1. Deputy Micheál Martin asked the Taoiseach if he has spoken with the UK Prime Minister since 29 October 2019. [45240/19]
Vol. 989 No. 2
1. Deputy Micheál Martin asked the Taoiseach if he has spoken with the UK Prime Minister since 29 October 2019. [45240/19]
2. Deputy Joan Burton asked the Taoiseach if he will report on his most recent conversations with the UK Prime Minister. [46441/19]
3. Deputy Brendan Howlin asked the Taoiseach if he has spoken with the UK Prime Minister since 29 October 2019. [46450/19]
I propose to take Questions Nos. 1 to 3, inclusive, together.
I was last in touch with Prime Minister Johnson on 27 October, after the withdrawal agreement Bill had passed on Second Stage in the House of Commons but the programme motion for the further passage of the Bill had been defeated. I also spoke to him on Saturday, 19 October, following the events in Westminster, when the UK requested an extension to the Article 50 process. I welcome the unanimous agreement of an extension by the leaders of the EU 27, with a view to allowing for the final ratification of the withdrawal agreement. This has extended the deadline to 31 January 2020. It could still be possible, however, for the UK to leave the EU before then if the withdrawal agreement has been ratified in advance of that date.
I welcome the draft withdrawal agreement reached between the EU and the British Government. It is a good agreement. It allows the UK to leave the EU in an orderly fashion with a transition period, which is important for businesses and citizens in the EU and UK. It also creates a unique solution for Northern Ireland, which recognises the unique history and geography of the region. The agreement ensures there will be no hard border between North and South, the all-island economy can continue to develop, and protects the Single Market and our place in it.
I agree that the British general election has effectively suspended engagement on all major issues and we will have to wait until after 12 December at the earliest to know what comes next. There are serious concerns, however, about what is happening during the election and statements being made regarding Northern Ireland. Earlier this week, the Tories briefed the media that, as part of a general initiative in trying to win the votes of former soldiers, the party intends to introduce a statute of limitations concerning illegal acts in which soldiers may have been involved. This would, in effect, be a general amnesty for the security forces.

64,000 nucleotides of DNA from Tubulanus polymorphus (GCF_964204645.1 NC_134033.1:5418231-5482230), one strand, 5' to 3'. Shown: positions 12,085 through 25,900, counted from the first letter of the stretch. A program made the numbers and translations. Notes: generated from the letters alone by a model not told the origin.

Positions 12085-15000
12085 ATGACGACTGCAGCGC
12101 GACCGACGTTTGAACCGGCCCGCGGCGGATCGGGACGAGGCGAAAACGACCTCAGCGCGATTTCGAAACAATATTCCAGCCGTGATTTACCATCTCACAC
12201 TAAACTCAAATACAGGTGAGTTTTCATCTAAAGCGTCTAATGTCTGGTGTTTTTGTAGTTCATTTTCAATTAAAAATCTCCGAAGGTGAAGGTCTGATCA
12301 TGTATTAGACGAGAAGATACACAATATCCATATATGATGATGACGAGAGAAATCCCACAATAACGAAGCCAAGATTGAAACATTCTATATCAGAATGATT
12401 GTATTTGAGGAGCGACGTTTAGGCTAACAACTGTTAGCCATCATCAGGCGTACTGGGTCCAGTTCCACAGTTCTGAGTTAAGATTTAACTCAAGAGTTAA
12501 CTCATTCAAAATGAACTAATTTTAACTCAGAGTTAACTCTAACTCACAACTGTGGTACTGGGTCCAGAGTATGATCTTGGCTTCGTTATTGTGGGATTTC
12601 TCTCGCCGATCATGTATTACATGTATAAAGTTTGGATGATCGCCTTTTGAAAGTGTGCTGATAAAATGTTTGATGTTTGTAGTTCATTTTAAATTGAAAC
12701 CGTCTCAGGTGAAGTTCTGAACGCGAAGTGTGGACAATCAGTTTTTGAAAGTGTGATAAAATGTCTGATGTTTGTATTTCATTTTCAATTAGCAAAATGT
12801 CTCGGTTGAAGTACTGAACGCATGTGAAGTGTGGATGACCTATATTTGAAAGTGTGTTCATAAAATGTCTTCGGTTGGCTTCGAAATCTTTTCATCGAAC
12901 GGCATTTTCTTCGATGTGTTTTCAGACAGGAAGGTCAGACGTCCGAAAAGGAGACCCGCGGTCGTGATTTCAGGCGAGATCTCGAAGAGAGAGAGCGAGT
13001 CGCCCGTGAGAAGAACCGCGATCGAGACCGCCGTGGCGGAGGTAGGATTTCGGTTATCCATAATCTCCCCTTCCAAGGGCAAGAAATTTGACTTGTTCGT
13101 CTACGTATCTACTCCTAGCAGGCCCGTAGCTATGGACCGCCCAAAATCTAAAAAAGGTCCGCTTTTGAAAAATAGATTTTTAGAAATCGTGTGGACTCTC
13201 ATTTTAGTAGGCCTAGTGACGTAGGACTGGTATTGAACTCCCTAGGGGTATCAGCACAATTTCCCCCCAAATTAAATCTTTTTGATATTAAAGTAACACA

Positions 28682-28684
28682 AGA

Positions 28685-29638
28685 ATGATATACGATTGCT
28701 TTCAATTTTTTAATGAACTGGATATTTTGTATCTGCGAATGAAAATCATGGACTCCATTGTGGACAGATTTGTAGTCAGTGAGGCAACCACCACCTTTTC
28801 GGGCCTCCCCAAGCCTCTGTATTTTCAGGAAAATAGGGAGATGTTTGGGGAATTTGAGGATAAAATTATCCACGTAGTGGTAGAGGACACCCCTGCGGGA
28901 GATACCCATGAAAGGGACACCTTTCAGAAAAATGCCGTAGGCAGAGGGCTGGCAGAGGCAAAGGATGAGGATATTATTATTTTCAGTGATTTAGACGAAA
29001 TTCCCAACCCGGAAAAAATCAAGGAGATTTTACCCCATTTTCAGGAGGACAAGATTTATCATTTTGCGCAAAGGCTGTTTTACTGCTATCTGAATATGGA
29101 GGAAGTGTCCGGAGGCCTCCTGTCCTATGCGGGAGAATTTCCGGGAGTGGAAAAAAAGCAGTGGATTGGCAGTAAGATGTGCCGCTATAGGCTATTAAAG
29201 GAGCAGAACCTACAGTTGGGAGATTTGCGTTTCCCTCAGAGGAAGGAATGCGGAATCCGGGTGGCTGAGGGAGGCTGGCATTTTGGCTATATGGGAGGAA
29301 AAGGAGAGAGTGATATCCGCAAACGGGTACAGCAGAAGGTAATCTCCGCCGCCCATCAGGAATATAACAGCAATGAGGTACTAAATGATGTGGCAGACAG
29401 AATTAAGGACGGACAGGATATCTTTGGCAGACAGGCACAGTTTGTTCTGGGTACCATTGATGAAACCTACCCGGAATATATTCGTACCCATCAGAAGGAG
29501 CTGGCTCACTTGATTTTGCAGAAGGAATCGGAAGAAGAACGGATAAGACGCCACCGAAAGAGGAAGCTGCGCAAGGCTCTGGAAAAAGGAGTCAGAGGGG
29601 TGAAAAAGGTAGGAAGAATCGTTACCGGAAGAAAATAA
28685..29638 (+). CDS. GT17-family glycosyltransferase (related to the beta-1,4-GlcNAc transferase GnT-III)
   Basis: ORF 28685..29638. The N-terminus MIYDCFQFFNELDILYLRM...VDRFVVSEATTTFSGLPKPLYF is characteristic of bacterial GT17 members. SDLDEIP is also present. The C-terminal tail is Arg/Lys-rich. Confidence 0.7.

I am sure the Taoiseach will agree that this unilateral action would be another direct contravention of the spirit of the Good Friday Agreement. It would also reinforce the idea that the British Government does not accept that joint decisions are required on issues with major cross-community implications. One of the failings of the peace process has been how different groups campaign for openness and accountability for others, but insist that accountability for their own crimes is a threat to peace. The only entity that has been willing to hold itself to account in a full, open and honest way has been the Irish Government down through the years. The Smithwick Tribunal, which we established the last time we were in government and which was completed under the previous Government, was given the full right to examine any possibility of collusion by An Garda Síochána with paramilitaries. The report was deeply uncomfortable reading, but there was no attempt to hide anything and no attempt to downplay its importance. The democratic parties here have repeatedly shown that we reject the idea that some victims are more important than others.
Does the Taoiseach agree that any attempt by the British Government to deliver what is, in effect, a unilateral amnesty for crimes committed by security forces in the North must be opposed in the strongest possible terms?
What actions has the Taoiseach taken to convey this to London? Given the deep crisis the entire 1998 settlement is now in, what initiatives is he proposing to try to break the spiral of breakdown and division that has taken hold in recent years?
In his conversation on the withdrawal legislation with the UK Prime Minister, Mr. Boris Johnson, did the Taoiseach have an opportunity to discuss the fact that so many women are leaving politics in the UK because of the abuse they are receiving. This includes online abuse and being shouted at and roared at in various venues to the point where many feel unsafe. This follows on from the murder of one of their colleagues by somebody from the far right just a couple of years ago. Northern Ireland's politics are fairly tough. Does the Taoiseach feel the tone being adopted by the Prime Minister, which is indifferent, if not downright abusive, towards women who expressed fears about their safety and the safety of their families in the context of threats they have received, is appropriate? What are its implications for political behaviour in the North?
With regard to Prime Minister Johnson's bizarre series of interviews in the North, he spoke at a business event in which he suggested there would be no additional documentation required for traded goods. He spoke at other events at which he seemed to want to reassure people from the unionist community that there would, in fact, be quite tight restrictions. Have the Taoiseach or his staff had any opportunity to clarify the exact policy of the British Government and Prime Minister?